July 22, 2011

Preparing for Peak Oil

Christine Grillo

Christine Grillo

Contributing Writer

Johns Hopkins Center for a Livable Future

Peak oil will challenge oil-dependent agriculture.

Peak oil is inevitable. At some point, global oil supplies will peak and then decline (it may be happening already), driving up the cost of oil and petroleum products.But what happens to our food systems, which rely heavily on oil, when oil becomes scarce? We can anticipate higher food prices, undernourishment, and hunger—unless we start preparing now.

Today the American Journal of Public Health has published online ahead of print “Peak Petroleum and Public Health,” as part of a special AJPH supplement, to be published in September, that will examine peak oil health threats.This paper, co-authored by CLF faculty Roni Neff, PhD, Robert Lawrence, MD, and colleagues, makes the case for pre-emptive changes that can help public health adapt—ahead of the curve—to the inevitable.“Certain social and policy changes could smooth adaptation. Public health has an essential role in promoting a proactive, smart, and equitable transition that increases resilience and enables adequate food for all,” write the authors.

The health of every population hinges on food security and food access. And inexpensive oil has powered industrial food production, making food cheap, calorie-rich, and plentiful. In the AJPH paper, lead author Neff and colleagues identify four food system adaptations likely to occur as oil prices escalate: reduced oil in food production; increased food system energy efficiency and renewable energy; changed food consumption patterns; and reduced food transportation distances. They discuss needed actions from public health professionals and policymakers, from changing incentives in order to promote lower-oil and more resilient forms of agriculture; to developing regionally-adapted nutrition guidance for year-round eating; to tracking conditions and outcomes; to assuring safety nets as food prices rise.

Today, food prices are already at dangerously high levels, for a range of reasons including oil prices.How will rising food prices play out? The World Bank estimated that the price rise from June 2010 to February 2011 threw 44 million additional people into poverty.

Neff says , “Peak oil is off most people’s radar.Few in the public health community think about it, never mind about how its impacts may be magnified when combined with other ecological threats we face.Yet, the hunger and public health toll could be devastating, particularly if we fail to take action in advance to begin shifting our food systems.This is our window of opportunity.”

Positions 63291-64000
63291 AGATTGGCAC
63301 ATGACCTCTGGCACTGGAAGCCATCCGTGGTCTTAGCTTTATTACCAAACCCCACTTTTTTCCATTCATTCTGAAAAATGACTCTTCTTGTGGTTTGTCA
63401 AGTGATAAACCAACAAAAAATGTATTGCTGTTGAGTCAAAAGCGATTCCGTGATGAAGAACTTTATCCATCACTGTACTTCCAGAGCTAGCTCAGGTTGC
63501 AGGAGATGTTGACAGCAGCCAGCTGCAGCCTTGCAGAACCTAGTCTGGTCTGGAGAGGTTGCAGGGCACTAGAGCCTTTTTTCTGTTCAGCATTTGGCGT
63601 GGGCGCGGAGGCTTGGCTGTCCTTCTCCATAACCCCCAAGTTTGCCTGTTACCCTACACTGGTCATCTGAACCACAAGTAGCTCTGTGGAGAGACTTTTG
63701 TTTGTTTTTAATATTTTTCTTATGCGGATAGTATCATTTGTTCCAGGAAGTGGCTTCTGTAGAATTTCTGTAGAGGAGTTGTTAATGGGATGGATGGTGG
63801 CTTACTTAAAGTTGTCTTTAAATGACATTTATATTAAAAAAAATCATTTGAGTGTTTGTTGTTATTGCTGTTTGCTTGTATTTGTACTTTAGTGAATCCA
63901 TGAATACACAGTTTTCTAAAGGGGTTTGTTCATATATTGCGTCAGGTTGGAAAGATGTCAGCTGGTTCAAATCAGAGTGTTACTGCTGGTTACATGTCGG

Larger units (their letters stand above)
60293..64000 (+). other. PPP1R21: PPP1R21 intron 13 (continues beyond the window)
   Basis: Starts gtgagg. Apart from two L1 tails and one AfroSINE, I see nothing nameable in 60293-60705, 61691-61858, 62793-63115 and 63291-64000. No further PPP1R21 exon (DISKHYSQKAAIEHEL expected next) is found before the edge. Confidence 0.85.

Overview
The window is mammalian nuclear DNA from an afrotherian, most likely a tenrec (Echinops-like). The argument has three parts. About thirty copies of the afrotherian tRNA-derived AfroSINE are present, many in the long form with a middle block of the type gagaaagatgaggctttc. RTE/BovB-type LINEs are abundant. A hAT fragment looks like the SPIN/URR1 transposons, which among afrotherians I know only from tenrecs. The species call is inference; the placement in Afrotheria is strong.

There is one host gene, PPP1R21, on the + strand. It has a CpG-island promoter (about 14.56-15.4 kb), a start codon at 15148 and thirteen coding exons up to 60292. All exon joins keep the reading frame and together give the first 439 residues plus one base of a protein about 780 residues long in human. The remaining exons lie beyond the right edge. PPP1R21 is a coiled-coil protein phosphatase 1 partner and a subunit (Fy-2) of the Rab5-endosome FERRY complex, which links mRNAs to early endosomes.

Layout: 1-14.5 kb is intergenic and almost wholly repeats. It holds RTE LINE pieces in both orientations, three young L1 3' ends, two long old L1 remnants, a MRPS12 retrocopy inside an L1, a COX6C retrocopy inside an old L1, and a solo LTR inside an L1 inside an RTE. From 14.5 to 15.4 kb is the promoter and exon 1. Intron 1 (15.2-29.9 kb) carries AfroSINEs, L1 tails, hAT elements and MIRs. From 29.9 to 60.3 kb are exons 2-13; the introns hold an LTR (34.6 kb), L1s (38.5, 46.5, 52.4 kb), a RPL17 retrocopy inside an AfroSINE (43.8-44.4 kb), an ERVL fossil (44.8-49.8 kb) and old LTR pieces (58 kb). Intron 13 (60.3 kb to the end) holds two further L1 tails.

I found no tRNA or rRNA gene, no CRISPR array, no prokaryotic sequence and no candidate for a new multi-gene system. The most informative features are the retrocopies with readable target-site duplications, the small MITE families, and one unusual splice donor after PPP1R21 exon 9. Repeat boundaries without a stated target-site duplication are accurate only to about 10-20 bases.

3 Comments

  1. Christine Grillo

    Posted by Christine Grillo

    Check out “Running on Empty?” which interviews Peter Winch, an author of another article to be included in the upcoming AJPH supplement. Says Winch, “A lot of people believe that our basic M.O. will stay the same. But there’s no way it will. We have to recalibrate what we’re doing in the field. Just getting people thinking about what will happen when oil is scarce is a challenge.”

  2. My concern is one need only look at the current debt ceiling boondoggle to understand that most first world countries only make changes when a crisis hits, not well before hand. In the case of peak oil, most will say that oil fracking can take up the slack until they realize that there is simply no way that enough oil can be produced to replace the huge depletion numbers we are expecting to see in the coming decade. I commend the AJPH supplement, but fear it may be a case of to little, to late. By the time the politicians start really dealing with the issue, there will be no quick solution. One could say the Arab Spring we have seen were fueled by rising food prices. Might this not be a foreshadowing of developments to come in many countries?

  3. Consider the fundamentals of economics that still teach that resources are unlimited, that humans are sane & reasonable and will respomd to ecomomic pressures in same????

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